Discover Charleston

SC Aquarium Rides to the Sea-Turtle Rescue

See a program that saved a record-breaking 11 turtles in May and eyes expansion with a new hospital in 2016.

Maybe you’re a kid with a love for ocean life, or maybe you’re a full-grown adult with that same childlike passion. Either way, the South Carolina Aquarium’s quickly growing Sea Turtle Rescue Program is something you’re going to want to check out. An eye-opening experience with a personal, behind-the-scenes vibe, the program’s Sea Turtle Hospital tour, offered twice daily at noon and 2 pm, shows you another side to the Charleston-based aquarium, letting you get face-to-face with sea turtles at varying stages of rehabilitation.

Beginning at the grass roots, the program was born of necessity when a few of the animals were brought injured or malnourished to the facility. It has since grown into a crucial part of the aquarium, receiving a record-breaking 11 turtles this May. Compare that to the previous record of six (last June), and it’s easy to see why the aquarium has plans to expand in 2016 with a new, state-of-the-art hospital on its main floor.

To date, the Sea Turtle Rescue Program has rehabilitated and released more than 160 turtles of four different species back to the ocean, and with all seven species of sea turtles either endangered or threatened, these efforts to foster a sustainable future for such amazing creatures are more important than ever.

SC Aquarium turtle rescue
Aquarium staff deliver a patient to hospital headquarters. (Courtesy SC Aquarium/Flickr Creative Commons)

The Sea Turtle Hospital houses patients with a wide range of issues, from McAdoo, who lost a fin to a shark bite, to Buck, who came to the hospital so debilitated he could do little more than float. Some of the ailments—McAdoo’s, for example—are natural for ocean life, and the Rescue Program’s efforts provide a terrific second chance for the affected turtles.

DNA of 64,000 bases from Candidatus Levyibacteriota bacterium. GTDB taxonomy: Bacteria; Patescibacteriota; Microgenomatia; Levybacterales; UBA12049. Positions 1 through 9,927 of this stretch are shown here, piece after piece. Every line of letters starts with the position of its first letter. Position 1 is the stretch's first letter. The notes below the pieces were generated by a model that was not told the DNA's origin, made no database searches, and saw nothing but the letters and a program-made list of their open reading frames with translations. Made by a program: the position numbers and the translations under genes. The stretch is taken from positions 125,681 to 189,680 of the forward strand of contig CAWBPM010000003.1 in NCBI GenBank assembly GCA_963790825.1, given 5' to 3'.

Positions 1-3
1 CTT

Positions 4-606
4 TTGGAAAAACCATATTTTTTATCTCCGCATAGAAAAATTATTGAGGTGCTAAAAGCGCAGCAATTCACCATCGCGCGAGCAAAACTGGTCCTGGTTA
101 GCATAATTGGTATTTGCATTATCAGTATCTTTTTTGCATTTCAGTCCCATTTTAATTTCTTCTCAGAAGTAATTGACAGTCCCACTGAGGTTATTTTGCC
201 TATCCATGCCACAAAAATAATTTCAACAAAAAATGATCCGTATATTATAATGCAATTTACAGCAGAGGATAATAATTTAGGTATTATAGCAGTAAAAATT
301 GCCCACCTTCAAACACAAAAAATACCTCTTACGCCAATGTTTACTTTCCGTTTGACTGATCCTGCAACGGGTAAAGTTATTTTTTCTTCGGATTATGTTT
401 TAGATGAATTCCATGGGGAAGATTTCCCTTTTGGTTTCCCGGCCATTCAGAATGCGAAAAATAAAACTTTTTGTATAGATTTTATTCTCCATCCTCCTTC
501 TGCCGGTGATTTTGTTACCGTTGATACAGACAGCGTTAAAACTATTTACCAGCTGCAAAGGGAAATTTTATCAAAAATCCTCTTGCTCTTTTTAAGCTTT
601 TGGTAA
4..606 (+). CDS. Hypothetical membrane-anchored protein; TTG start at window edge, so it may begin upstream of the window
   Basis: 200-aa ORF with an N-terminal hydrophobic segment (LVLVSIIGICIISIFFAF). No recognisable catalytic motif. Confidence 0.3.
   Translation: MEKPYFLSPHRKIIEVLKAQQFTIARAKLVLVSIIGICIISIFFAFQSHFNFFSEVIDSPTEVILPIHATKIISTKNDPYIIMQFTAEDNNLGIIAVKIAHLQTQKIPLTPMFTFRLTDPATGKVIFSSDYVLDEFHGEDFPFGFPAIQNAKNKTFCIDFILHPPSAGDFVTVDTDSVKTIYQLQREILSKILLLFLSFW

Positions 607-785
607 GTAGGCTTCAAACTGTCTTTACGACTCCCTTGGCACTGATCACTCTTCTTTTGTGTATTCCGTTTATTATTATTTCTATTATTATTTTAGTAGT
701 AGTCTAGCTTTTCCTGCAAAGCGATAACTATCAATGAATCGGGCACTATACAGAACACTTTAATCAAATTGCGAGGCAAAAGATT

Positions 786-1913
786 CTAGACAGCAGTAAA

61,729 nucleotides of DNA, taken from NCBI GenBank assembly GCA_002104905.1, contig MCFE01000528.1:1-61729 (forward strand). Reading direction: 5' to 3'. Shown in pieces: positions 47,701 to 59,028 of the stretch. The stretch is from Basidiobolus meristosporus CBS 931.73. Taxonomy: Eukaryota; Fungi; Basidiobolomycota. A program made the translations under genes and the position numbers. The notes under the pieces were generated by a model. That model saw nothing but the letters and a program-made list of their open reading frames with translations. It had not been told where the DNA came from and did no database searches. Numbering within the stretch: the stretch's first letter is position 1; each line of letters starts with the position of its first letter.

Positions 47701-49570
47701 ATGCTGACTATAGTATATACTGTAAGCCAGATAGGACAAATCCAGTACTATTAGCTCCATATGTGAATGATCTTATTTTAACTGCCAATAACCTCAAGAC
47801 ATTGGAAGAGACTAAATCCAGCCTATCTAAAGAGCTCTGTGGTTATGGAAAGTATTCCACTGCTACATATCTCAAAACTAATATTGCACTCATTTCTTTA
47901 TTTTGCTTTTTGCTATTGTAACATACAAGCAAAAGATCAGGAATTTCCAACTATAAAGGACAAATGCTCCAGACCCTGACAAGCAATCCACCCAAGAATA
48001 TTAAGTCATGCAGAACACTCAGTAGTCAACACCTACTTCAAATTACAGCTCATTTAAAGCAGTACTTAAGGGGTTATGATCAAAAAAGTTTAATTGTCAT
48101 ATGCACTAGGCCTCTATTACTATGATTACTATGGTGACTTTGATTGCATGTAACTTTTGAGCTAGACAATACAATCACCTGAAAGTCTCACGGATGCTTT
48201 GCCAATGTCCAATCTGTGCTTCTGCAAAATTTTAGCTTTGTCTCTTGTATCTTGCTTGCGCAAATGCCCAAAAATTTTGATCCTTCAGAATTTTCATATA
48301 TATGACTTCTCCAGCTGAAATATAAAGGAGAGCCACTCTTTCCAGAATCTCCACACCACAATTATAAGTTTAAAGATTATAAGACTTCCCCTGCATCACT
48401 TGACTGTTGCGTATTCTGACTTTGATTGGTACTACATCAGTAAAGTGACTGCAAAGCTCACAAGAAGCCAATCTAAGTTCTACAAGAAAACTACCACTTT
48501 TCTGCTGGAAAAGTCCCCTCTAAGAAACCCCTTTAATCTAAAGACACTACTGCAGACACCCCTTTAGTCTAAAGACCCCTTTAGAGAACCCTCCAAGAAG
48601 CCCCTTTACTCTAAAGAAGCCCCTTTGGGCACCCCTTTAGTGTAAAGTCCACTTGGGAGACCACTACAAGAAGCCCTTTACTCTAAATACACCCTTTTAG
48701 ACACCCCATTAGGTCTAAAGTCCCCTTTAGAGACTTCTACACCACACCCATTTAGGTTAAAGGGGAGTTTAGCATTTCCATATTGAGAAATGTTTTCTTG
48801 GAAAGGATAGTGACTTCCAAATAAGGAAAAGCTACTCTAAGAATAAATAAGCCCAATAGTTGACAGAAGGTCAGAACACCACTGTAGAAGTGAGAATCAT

But some of the health risks these turtles face, aquarium volunteers pointed out, illustrate a deeper problem, one that we humans actually have a lot of power to help. Working to keep our oceans and beaches clean can prevent sea turtles and other sea creatures from getting hurt. By raising awareness and promoting conservation efforts, everyone can help make the rescue program as effective as possible. Aquarium volunteer Elaine Warren offered a great example. “Sea turtles love to eat jellyfish,” she said. “But what do you think that a plastic grocery bag floating in the ocean will look like to a sea turtle?"

The gravity of the issues that the rescue program is addressing might make the Sea Turtle Hospital seem a bit intimidating, but nothing could be further from the truth. When you find yourself standing beside an open tank, with absolutely nothing between you and one of these incredible turtles, you can’t help but smile, especially when you hear that turtle’s story and learn what it is overcoming. The rescue team is doing amazing work with McAdoo, Buck and many others every day to get them back to the open ocean and to help their species grow and thrive again. A sea turtle might stay at the hospital for a year or so before it is fully rehabilitated, but the aquarium staff is committed to giving each one the care that it needs. Besides, that’s not as long of a stay for a sea turtle as it might seem. You may remember that Crush from “Finding Nemo”was “150, Dude, and still young"!

Both McAdoo and Buck, by the way, were released back to the Atlantic on June 8, which coincided with World Oceans Day.

With the loggerhead as South Carolina’s state reptile, the Sea Turtle Rescue Program’s work also is near to the heart in Charleston. On a Sea Turtle Hospital tour, you’ll have the rewarding opportunity to meet some of these turtles for yourself and find out, firsthand, just what’s involved in helping them recover.

For more information on the aquarium and the Sea Turtle Rescue Program, visit www.scaquarium.com/STRP.

Releasing rehabilitated turtle
Staff prepare another turtle for release to the ocean. (SC Aquarium/Flickr Creative Commons)